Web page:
When prepping your ingredients for a recipe, sometimes a shortcut is appreciated, especially when the ingredient list is extra long.
One of the ingredients that can be time-consuming to prep is fresh herbs, especially when you have to manually remove the leaves from their stems. Luckily, there are plenty of herbs where you don’t have to take that extra time.
Certain herbs you can keep the stem on and just chop away. However, there are others where you really need to take the extra time to stem them. If you don’t you’ll be left with bitter flavors and an unpleasant, woody texture added to your recipe.
Here is a quick guide for when to stem and when not to stem.
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Leave the Whole Stem On
As far as not needing to remove any stem at all, cilantro is the lone wolf in this category. In fact, we even had tasters eat a whole sprig of cilantro to see if they noticed a significant flavor change.
Surprisingly, they didn’t. In fact, they really enjoyed the sweet, fresh taste of the stems. Though the flavor gets more potent as you work your way down the stem, it never turns bitter. So, if you don’t mind a bit of crunchy texture in your food, feel free to chop all of your cilantro with the stem on.
Use Some of the Stem
These herbs are also candidates for minimal prep work, but we still suggest doing a little bit.
For parsley, we did the same test as with cilantro, with slightly different results. With fresh- and herbal-tasting leaves, the stem’s flavor became increasingly bitter as we made our way down the sprig. It’s best to remove some of the leaves before chopping for most dishes. But if using for soup or stock (where the off-flavor won’t be noticeable), you can chop your parsley with the stems towards the top of the sprig, where the flavor is more delicate. Just be sure to remove the tough, bitter bottoms.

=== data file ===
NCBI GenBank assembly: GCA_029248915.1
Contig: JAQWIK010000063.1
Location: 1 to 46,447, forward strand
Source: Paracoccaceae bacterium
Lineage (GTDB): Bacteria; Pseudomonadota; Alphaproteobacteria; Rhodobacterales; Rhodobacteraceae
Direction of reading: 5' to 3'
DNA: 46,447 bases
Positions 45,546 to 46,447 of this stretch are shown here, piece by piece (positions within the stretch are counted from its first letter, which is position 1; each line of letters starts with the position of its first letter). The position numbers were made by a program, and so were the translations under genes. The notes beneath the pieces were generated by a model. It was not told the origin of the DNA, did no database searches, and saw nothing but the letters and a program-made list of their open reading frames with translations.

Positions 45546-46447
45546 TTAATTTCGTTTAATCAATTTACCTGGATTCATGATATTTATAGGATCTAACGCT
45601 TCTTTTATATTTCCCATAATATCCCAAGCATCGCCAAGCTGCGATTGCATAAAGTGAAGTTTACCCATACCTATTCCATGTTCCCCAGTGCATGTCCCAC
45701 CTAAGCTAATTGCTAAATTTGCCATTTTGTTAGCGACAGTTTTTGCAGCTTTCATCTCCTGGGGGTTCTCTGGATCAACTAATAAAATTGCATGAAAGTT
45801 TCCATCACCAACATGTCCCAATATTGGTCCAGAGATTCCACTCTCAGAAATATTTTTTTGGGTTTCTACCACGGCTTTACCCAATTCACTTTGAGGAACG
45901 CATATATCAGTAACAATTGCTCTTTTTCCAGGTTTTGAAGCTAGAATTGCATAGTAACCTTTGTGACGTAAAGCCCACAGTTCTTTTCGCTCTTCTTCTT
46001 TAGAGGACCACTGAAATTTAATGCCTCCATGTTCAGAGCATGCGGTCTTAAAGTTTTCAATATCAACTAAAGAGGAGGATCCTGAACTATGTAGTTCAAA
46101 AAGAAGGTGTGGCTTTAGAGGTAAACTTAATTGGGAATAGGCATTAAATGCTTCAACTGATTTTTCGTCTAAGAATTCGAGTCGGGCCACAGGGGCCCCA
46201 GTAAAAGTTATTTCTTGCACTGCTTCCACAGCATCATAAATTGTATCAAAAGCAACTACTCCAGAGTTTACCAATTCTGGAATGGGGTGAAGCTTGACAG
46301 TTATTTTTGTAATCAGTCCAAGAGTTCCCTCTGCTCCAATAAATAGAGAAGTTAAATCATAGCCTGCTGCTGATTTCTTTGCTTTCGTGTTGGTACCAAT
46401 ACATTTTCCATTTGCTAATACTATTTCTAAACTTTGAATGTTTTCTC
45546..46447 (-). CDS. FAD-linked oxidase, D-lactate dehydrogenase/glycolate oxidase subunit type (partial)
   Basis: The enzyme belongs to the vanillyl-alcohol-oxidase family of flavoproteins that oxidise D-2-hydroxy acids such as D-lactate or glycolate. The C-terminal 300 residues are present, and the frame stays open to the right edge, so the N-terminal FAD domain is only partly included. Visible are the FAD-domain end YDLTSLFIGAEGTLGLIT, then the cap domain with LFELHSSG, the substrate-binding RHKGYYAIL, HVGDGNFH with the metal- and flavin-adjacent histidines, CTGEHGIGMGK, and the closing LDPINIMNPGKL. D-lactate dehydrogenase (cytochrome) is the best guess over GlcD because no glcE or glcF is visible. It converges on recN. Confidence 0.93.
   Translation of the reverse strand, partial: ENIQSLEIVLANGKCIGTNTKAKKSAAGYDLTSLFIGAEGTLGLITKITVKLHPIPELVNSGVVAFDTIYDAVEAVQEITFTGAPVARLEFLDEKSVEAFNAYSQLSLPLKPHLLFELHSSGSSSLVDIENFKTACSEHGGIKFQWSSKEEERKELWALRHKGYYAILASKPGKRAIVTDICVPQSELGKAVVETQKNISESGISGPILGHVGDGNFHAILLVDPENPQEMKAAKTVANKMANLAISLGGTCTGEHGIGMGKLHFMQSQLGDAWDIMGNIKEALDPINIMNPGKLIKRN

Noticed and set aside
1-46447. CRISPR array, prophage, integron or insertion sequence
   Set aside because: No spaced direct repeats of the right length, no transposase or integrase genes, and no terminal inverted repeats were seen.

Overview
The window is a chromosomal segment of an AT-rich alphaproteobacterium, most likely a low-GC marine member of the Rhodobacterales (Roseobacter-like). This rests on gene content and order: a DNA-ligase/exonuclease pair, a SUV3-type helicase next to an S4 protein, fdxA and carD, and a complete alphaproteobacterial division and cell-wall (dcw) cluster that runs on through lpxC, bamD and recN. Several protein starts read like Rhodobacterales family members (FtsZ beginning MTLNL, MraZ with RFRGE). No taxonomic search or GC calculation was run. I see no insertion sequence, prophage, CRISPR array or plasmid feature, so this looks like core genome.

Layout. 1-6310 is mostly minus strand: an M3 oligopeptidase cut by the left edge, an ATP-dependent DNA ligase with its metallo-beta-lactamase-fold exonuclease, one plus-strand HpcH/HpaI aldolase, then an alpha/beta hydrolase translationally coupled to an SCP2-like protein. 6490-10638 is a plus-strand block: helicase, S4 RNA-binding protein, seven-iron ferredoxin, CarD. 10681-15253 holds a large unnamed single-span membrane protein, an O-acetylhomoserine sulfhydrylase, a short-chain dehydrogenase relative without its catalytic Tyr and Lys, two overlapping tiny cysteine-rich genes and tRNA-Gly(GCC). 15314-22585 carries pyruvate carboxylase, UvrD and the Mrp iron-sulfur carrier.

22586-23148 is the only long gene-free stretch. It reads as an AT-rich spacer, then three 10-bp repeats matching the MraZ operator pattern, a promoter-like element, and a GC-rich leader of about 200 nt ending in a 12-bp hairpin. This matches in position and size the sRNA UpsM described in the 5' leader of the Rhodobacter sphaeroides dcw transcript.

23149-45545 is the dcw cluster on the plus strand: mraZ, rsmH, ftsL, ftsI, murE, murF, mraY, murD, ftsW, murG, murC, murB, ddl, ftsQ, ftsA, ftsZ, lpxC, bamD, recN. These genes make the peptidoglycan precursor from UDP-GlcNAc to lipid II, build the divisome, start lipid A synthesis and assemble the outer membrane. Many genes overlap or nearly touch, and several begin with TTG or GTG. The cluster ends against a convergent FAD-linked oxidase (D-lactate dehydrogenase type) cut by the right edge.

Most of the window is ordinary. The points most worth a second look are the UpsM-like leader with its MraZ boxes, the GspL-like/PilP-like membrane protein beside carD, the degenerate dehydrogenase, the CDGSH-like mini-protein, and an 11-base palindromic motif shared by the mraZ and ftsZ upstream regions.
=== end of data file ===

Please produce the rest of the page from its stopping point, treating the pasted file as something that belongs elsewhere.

With dill, you can use the thin and tender stems on your frond, just be sure to cut away any large, tough stems.
Mint stems, especially the portion closest to the leaves have a really vibrant mint flavor. These are fine to use if your recipe calls for mint that is pulverized or eventually strained out. However, the stems have a fibrous texture, which could be an issue if you’re leaving them in your dish.
You can use basil's young and tender stems, which are located closer to the leaf. Discard the thicker and older parts of the stem, which can be bitter.
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Take the Time to Remove the Stems
These herbs boast tough, woody stems which are really unpleasant to eat. To stem these herbs, run your thumb and forefinger along the stem to release the leaves.
There is one exception, though: Sometimes rosemary or thyme will have a thin, delicate stem. If you happen to have a sprig that fits that criteria, you can chop the stems with the leaves without having to worry about adding an unpleasant texture to your food. For everything else, though, remove those leaves.
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